Christians have a lousy rep these days for being overly judgmental. This is bad for a lot of reasons. The first reason is, of course, that judgment hurts. It hurts the minds and hearts of those burdened under the weight of the sneers and grumbles, and it also hurts the person judging, as they themselves fall into the darkness surrounding ignorance, and get stuck in that sightless space, blindly doing far more harm than good to the life inside of them and around them.
The second reason this is bad for our faith as Christians is that in feeling puffed up enough to say something negative about the way another person is living, is in direct contradiction to the very foundation of belief which causes some to unjustly feel they have a right to judge. In short, it’s the complete opposite of everything Jesus taught and stood for, while he was alive and with us (Ref: Matt7:1-3 , John 8:7, Luke 6:37, and on and on it goes. Basically, just open The Book and you’ll find this truth, there).
As Christians, if we are faithful to our belief, we’re called to do something different. We’re supposed to be the people in the world who accept anyone and everyone, regardless of the countless ways they’re shunned by the rest. And, in fact, if we’re doing our jobs, if we’re living into our belief, the more someone is condemned and pushed away by larger society, the more deeply we should be led to embrace them, and help them find sanctuary inside our doors. When someone faces a sneer, we’re called to smile. When someone is pushed away, we’re called to take them in our arms and show them the real meaning of unconditional love. That is the heart of the gospels, and the true passion of the life of Christ.
To use Christianity as a justification for judgment is to destroy whatever Christianity dwells inside of us.
But alright—let’s be honest. It’s unfortunately a natural thing to judge. It’s a human thing to judge. This is one of the reasons the teachings of Jesus were so startling to begin with. To hold back from judging someone is entirely awkward to our experience as people. It’s a pushing away of a very natural urge (as dark as it may be) inside of us.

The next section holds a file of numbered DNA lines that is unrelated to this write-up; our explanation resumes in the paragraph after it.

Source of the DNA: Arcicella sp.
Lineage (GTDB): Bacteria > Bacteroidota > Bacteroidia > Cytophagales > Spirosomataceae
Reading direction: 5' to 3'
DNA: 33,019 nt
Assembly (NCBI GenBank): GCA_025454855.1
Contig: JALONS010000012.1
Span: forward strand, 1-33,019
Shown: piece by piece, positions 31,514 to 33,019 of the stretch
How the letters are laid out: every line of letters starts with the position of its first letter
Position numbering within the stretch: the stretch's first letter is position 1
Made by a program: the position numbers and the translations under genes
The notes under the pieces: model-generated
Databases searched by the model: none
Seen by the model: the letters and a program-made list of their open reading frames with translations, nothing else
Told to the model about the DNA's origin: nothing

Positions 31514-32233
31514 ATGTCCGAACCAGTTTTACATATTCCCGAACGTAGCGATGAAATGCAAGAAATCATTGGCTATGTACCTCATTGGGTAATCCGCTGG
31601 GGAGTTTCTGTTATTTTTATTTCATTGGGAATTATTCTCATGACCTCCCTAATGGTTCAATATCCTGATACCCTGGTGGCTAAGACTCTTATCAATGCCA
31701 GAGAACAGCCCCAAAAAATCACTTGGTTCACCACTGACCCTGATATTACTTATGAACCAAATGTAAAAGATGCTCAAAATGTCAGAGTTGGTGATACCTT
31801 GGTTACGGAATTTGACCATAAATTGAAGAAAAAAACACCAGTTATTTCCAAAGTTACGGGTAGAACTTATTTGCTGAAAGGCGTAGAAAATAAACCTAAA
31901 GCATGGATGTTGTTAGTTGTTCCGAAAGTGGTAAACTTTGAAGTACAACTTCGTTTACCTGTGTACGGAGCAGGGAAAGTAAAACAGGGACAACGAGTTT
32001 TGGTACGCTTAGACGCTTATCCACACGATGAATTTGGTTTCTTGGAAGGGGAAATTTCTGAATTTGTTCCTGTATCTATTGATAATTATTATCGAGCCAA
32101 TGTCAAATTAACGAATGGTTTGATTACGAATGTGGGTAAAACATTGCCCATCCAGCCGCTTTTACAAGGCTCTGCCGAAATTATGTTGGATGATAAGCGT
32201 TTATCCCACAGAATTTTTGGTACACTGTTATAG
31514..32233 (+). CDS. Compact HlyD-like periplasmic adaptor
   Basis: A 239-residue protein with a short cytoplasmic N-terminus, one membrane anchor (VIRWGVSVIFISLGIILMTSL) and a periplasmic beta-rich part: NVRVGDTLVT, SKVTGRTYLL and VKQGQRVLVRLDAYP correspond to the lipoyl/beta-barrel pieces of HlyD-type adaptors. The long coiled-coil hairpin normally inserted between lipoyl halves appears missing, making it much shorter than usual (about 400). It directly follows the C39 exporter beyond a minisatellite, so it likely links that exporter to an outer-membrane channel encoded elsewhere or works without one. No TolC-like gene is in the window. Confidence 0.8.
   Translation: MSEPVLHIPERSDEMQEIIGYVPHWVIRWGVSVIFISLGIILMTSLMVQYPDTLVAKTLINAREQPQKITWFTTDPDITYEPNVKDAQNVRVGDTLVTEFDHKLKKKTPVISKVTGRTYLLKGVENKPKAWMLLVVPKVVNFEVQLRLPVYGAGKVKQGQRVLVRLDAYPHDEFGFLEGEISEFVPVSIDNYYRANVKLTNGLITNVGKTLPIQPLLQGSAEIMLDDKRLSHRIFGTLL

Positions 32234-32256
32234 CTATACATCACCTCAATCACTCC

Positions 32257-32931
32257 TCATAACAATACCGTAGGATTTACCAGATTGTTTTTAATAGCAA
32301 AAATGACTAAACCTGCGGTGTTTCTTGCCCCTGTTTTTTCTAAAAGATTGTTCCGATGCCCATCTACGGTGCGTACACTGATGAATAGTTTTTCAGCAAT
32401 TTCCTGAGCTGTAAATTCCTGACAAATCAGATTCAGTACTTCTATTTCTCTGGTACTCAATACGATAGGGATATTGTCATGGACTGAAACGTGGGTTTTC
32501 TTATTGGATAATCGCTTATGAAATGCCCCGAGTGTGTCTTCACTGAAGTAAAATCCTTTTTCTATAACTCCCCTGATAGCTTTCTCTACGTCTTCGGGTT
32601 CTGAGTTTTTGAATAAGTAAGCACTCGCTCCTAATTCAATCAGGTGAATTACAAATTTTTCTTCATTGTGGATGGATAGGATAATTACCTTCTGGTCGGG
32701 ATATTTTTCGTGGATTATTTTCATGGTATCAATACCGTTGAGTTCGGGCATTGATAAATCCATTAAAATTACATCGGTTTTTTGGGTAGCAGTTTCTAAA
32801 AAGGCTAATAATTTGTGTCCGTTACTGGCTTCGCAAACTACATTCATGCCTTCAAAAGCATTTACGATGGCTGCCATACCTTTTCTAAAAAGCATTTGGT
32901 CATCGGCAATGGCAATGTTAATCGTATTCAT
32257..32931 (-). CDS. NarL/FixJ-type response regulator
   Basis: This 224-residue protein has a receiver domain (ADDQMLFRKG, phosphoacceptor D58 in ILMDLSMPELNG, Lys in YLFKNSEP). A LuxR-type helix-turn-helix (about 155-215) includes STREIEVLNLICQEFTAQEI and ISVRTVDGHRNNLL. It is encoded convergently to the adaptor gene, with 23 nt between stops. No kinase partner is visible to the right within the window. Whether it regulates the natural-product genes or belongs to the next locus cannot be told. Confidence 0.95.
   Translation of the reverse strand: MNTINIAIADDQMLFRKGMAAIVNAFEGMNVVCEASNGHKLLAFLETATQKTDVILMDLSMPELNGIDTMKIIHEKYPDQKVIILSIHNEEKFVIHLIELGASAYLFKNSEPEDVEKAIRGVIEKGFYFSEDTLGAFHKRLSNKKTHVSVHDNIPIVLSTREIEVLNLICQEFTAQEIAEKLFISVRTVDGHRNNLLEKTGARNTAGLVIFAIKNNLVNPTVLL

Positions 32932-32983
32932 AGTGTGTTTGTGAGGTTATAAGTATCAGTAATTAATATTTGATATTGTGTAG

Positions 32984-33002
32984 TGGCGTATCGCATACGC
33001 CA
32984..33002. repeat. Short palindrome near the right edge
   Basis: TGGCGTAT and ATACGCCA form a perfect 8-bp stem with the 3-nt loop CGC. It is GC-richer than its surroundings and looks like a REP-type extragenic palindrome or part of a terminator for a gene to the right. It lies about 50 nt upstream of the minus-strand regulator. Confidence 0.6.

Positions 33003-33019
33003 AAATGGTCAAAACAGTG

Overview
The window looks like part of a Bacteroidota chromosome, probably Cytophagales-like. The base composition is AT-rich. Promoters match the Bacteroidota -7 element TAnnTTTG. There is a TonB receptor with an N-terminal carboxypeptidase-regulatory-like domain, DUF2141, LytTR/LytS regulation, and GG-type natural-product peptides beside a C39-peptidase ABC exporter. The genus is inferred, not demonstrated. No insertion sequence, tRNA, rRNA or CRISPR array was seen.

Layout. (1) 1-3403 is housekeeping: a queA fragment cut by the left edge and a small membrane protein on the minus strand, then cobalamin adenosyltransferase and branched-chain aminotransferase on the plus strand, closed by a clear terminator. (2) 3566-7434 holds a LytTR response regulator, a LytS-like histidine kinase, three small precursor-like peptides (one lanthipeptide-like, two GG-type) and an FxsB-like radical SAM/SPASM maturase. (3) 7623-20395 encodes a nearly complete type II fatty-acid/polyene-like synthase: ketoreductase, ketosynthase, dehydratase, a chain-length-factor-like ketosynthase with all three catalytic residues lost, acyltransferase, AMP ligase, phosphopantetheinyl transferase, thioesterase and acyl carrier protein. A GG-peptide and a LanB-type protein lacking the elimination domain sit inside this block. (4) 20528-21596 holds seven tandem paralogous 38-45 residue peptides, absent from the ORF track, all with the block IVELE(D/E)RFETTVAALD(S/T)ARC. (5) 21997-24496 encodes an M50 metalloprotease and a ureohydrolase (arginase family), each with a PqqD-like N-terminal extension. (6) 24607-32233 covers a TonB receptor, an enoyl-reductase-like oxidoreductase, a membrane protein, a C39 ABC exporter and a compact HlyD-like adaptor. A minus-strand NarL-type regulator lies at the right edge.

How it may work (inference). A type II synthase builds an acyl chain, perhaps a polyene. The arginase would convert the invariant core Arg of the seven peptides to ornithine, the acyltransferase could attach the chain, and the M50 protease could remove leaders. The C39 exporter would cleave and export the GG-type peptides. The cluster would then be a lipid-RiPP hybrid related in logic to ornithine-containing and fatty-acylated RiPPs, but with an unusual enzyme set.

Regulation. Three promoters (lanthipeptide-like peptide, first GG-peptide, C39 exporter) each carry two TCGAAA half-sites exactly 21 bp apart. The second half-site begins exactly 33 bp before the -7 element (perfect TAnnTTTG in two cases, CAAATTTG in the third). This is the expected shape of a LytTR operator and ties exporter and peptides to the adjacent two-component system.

So it takes a lot of practice. If we’re being honest with ourselves, and hope to truly face that dark stuff inside of us, we have to first acknowledge that it’s there. We have to admit the fact that holding back from judgement against others—whether we’re Christian, Hindu, Buddhist, agnostic, atheist, etc— unfortunately takes a lot of work and attention, if we hope to one day get it right. Judgement sneaks up on us, in some of the quietest places in our minds and souls.
As a pastor, I’ve been a part of a lot of conversations with fellow Christians about some horrible thing that had happened to someone else at the hands of another who’d committed a brutal crime against them. Often, the response goes something like this:
“Well, it’s not my place to judge. God will do the judging, and I just hope God will give them the punishment they deserve.”
Seems simple enough, right? But—youch. Even beneath that very simple statement, the darkness of judgment still bites at each word.
It sneaks up on you.
Mentioning the harsh punishment someone “deserves,” is basically just a deferred judgment, rather than the absence of judgment, itself. And if we’re trying to reflect from inside of us what we hope to see shine down on our own experience of this life (Ref: Matt 7:12)—our own experience of God —we can’t hope that God will “punish” those who’ve done wrong, unless we’re hoping God will “punish” us for each of the wrongs we’ve committed in our own lives, right?
And it becomes even sneakier, here. In mentioning all of this, am I right now being judgmental toward judgmental people? Ugh! Really sends the mind for a loop, doesn’t it?
When we try to stand high enough to look out at the world and see what’s “right” and what’s “wrong,” we’re standing atop a very slippery slope. One which usually sends us tumbling down to fall flat on our asses.
So maybe we can find balance here: Maybe what we’re called to do, is not to try and climb up to a higher place than we belong, but to let ourselves settle into that down-to-earth place that is our home, with everybody else. Knowing that we’re all in this together. Knowing that we all do things which are sometimes okay, and sometimes not. Knowing that we’re all screwed up, just in different ways. Knowing that not one of us lives a perfect life, free from flaw (and what is a “perfect life,” anyway, aside from the Holy Living God?). Knowing that what’s “right” and what’s “wrong” is always, always, always, in the eye of the beholder, changing from mind to mind, experience to experience. Knowing that when we look into the eyes of another, we’re only looking into a different part of ourselves, all being one in God; and that when we condemn others, we’re only condemning ourselves. … And in knowing all of this, letting ourselves love each other—love ourselves—no matter which different imperfect part of us we look into as we walk around.
Living into the heart of Christianity is to live with a heart of acceptance, love, compassion, and care for all parts of the one Life of God, which lives and breathes and moves through each one of us as tiny fragments of the Holy Whole.
So to make a long blog longer with a short, simple thought: Unconditional love is the way of Christ. Hate over particulars is something else. If we are Christians, we will love all people, at all times, in all circumstances, and in all places, just as we know we are loved by God.
And as complicated as some of the questions in our minds might sometimes seem, if love is our response, I think we’ve found the answer.